Chapter 2: The Discovery Process

My CEO pokes his head into my office to tell me he thinks we need a company brochure and would like to set up a meeting for later in the week to discuss. When we sit down to talk details, what should be my next question as a public relations manager?

  1. What information did you want included in the brochure?
  2. When did you need this brochure?
  3. Why do you think we need a company brochure?

These all seem reasonable questions, but it’s the role of the professional communicator to consider strategy before execution, so you have to start with the “why?”  A big part of the job is asking questions and doing the research to ensure there is strategy – a reason why – behind a course of action.


After sitting down with my CEO, I learned that he recently attended a conference and noticed that other executives had materials that easily fit inside a suit jacket and gave them a place to take brief notes or quickly give out basic company information. We discussed his needs and ultimately decided to create a notepad slim enough to fit in a pocket that had the company logo and some basic contact info and lines for note-taking. It was less expensive and time-consuming to create, and better met the need.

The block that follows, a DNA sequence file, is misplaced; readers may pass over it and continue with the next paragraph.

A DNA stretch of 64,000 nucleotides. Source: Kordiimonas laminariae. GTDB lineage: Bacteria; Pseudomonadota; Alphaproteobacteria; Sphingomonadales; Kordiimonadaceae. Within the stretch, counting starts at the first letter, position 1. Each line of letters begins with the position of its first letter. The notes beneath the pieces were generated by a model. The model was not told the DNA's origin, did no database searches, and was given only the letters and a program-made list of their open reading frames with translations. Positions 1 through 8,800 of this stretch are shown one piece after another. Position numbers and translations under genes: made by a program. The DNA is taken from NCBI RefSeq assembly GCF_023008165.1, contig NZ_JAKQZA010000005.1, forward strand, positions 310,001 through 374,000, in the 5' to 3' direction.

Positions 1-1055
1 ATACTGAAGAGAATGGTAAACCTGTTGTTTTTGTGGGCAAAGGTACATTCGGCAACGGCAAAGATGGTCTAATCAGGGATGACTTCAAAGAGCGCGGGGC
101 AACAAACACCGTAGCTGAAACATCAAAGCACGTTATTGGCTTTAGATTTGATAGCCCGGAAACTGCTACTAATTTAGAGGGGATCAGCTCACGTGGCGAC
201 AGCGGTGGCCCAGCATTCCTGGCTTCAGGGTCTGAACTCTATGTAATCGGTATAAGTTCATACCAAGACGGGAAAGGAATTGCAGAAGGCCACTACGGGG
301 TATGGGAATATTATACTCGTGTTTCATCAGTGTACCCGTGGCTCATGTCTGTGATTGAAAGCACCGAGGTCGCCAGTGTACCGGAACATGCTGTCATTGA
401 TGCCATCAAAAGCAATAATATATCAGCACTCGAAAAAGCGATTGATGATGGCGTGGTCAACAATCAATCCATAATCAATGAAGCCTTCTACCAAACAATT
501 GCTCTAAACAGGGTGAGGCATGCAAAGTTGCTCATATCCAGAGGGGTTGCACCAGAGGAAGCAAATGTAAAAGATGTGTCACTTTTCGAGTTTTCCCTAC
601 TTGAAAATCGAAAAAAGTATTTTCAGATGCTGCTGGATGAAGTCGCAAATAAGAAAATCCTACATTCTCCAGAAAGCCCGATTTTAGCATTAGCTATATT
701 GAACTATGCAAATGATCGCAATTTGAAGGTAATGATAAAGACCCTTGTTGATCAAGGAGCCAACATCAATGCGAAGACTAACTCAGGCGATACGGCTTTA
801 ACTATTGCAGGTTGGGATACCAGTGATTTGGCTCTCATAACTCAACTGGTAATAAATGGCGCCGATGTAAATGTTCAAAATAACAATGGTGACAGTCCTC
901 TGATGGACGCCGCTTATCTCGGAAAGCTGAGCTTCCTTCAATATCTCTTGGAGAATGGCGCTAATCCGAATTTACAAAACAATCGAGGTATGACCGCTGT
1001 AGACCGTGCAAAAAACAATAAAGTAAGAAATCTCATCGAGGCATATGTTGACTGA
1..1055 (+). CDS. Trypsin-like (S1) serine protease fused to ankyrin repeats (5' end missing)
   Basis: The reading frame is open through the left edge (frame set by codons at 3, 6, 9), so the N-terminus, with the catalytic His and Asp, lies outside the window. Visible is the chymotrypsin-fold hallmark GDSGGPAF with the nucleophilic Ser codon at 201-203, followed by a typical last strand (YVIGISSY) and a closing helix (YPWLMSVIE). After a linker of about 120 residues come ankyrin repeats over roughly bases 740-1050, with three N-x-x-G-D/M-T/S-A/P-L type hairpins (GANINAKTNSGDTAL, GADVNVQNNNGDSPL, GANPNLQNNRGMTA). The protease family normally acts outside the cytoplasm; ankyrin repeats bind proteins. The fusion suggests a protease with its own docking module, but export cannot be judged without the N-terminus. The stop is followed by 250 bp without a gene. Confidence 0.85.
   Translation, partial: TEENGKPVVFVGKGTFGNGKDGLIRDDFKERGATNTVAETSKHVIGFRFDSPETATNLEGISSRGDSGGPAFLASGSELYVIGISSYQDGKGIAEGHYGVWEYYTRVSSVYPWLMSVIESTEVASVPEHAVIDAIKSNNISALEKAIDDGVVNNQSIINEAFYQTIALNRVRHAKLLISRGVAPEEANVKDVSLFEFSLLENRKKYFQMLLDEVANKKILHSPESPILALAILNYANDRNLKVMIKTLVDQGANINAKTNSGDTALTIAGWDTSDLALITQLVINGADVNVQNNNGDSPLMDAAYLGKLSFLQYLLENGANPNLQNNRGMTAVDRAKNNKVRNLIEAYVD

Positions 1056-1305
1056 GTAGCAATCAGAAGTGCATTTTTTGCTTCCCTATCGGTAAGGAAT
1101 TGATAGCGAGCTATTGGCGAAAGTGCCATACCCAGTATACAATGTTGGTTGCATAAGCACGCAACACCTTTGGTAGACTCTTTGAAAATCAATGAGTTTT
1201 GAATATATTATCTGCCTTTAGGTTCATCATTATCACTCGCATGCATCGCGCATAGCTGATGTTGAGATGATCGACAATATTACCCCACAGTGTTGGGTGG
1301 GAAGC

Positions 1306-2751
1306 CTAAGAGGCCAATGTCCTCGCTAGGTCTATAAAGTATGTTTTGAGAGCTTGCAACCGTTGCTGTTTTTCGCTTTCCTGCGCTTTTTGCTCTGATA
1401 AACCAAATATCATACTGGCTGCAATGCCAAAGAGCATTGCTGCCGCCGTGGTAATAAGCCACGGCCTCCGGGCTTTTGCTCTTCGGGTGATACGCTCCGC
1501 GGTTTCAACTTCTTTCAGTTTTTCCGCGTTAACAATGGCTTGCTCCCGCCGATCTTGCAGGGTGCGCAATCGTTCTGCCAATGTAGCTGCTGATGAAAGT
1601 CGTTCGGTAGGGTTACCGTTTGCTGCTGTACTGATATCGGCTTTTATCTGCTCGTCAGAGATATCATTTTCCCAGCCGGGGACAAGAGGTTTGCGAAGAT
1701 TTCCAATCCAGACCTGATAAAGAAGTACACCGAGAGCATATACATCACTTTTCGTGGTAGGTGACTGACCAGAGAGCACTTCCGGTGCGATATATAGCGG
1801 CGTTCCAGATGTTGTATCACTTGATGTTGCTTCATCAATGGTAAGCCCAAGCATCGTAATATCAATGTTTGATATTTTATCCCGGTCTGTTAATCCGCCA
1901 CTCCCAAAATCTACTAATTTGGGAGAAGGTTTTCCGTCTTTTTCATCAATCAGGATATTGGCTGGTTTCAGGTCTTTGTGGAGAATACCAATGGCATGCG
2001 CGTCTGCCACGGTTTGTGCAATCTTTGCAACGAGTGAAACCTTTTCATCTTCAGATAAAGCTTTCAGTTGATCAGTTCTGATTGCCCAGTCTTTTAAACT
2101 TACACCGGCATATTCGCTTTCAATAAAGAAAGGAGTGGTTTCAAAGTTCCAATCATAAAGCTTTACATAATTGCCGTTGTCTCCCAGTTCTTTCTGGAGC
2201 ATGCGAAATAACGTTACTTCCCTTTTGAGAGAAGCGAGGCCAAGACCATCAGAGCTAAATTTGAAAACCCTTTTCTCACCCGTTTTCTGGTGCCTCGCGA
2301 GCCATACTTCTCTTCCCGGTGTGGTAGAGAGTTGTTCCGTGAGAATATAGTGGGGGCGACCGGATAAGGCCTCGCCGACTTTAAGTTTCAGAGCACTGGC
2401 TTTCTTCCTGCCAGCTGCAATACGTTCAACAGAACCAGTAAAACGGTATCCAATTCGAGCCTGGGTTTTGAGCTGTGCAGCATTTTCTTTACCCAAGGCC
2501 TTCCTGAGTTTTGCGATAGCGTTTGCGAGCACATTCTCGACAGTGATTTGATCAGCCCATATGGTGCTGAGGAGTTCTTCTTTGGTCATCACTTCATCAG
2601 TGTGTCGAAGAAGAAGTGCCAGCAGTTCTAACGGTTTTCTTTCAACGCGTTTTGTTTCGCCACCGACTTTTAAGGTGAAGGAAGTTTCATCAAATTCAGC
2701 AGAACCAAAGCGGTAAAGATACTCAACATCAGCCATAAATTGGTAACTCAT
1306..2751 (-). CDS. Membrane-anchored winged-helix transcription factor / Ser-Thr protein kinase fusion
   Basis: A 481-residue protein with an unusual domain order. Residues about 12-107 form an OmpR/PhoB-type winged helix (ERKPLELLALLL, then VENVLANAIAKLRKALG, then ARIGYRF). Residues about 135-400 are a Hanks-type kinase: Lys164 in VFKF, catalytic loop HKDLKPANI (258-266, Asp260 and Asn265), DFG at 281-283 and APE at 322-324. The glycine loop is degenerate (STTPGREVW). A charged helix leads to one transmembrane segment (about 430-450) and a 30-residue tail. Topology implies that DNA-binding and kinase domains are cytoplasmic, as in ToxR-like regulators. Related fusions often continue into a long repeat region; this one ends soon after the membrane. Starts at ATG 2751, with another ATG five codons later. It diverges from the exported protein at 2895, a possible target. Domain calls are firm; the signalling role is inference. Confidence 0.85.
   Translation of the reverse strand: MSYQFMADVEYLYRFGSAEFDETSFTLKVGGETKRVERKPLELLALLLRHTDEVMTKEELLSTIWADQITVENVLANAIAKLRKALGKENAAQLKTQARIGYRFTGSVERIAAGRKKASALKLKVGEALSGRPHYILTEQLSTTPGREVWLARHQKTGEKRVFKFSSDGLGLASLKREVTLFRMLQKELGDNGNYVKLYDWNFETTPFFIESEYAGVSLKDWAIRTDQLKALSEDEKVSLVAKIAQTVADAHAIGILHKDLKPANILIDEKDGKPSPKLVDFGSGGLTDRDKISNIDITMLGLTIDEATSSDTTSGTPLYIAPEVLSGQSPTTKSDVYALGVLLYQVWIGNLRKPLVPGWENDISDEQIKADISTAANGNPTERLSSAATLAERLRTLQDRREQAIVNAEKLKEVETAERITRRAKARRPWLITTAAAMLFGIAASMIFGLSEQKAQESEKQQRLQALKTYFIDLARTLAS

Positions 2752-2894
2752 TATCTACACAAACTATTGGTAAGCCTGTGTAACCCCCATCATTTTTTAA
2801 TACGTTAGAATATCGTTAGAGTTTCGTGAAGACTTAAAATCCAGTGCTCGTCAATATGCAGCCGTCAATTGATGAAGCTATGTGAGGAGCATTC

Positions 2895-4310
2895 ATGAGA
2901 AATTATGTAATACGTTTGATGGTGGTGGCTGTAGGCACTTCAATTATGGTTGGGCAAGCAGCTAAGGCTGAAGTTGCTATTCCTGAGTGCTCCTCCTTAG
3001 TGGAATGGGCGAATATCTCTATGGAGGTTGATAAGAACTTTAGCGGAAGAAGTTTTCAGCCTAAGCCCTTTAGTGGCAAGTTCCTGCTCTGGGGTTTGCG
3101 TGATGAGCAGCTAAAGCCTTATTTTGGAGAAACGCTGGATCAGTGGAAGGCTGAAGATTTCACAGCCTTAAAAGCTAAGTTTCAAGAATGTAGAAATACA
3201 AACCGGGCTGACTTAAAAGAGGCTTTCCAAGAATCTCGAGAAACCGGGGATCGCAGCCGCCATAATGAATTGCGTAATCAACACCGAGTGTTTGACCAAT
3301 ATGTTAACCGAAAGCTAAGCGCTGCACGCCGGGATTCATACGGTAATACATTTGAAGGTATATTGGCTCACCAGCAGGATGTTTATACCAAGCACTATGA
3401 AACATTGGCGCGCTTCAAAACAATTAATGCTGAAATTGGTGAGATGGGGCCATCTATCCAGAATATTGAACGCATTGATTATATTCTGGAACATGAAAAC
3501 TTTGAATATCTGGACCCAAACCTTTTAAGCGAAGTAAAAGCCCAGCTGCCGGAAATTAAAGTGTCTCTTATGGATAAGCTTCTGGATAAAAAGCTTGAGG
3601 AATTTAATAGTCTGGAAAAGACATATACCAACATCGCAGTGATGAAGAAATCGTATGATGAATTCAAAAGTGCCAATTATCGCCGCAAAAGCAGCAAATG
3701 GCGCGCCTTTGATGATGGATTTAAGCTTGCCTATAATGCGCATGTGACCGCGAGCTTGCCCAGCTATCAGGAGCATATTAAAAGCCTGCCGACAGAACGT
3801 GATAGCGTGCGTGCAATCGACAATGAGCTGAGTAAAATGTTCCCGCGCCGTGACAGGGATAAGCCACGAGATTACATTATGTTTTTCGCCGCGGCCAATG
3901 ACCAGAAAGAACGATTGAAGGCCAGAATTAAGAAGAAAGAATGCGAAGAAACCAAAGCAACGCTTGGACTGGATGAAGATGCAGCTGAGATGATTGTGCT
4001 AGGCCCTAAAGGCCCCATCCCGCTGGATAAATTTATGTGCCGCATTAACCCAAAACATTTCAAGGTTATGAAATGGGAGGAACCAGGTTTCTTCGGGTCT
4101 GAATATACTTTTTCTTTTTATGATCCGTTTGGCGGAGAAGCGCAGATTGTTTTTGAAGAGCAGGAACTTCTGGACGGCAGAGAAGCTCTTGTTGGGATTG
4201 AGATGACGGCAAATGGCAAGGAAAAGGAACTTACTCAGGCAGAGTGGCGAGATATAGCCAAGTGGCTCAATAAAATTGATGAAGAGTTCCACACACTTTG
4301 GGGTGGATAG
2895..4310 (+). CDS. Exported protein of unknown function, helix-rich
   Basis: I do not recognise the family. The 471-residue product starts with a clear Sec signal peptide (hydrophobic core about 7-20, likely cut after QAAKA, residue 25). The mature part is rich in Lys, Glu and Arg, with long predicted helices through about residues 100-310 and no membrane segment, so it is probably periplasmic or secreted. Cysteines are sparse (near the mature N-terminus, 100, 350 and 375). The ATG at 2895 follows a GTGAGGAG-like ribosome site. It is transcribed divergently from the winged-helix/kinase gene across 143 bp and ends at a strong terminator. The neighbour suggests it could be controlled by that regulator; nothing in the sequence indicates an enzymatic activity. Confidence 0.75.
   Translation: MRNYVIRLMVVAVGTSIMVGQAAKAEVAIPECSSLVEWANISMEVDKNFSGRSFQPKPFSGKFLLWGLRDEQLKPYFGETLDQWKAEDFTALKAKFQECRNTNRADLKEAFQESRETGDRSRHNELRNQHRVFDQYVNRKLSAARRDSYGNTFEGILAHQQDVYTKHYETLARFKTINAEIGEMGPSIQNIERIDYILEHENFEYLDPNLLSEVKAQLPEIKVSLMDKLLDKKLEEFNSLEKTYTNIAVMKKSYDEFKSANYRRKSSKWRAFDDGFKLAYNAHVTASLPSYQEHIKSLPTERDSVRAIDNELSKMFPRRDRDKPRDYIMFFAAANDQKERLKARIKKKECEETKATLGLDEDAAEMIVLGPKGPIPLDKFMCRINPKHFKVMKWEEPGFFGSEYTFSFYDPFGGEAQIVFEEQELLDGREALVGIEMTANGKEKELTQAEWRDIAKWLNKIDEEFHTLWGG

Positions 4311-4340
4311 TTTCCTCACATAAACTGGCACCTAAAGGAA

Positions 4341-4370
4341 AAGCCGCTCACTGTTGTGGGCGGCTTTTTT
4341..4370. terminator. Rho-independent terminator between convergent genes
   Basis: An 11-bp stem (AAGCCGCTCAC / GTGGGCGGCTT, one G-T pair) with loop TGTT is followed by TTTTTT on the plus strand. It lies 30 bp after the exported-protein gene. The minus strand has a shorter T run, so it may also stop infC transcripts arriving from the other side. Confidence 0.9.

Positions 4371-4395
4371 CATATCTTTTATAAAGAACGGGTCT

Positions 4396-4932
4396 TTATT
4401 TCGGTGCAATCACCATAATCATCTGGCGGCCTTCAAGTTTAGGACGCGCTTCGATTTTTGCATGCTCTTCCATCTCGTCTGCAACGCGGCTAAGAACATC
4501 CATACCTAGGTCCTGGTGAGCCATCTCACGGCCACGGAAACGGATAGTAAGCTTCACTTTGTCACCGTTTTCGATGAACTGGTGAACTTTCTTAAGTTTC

For larger initiatives, a more in-depth discovery process is needed to find the “why” and explore other information relevant to development of a strong strategy.


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Write Like a PR Pro Copyright © 2023 by Mary Sterenberg is licensed under a Creative Commons Attribution-NonCommercial 4.0 International License, except where otherwise noted.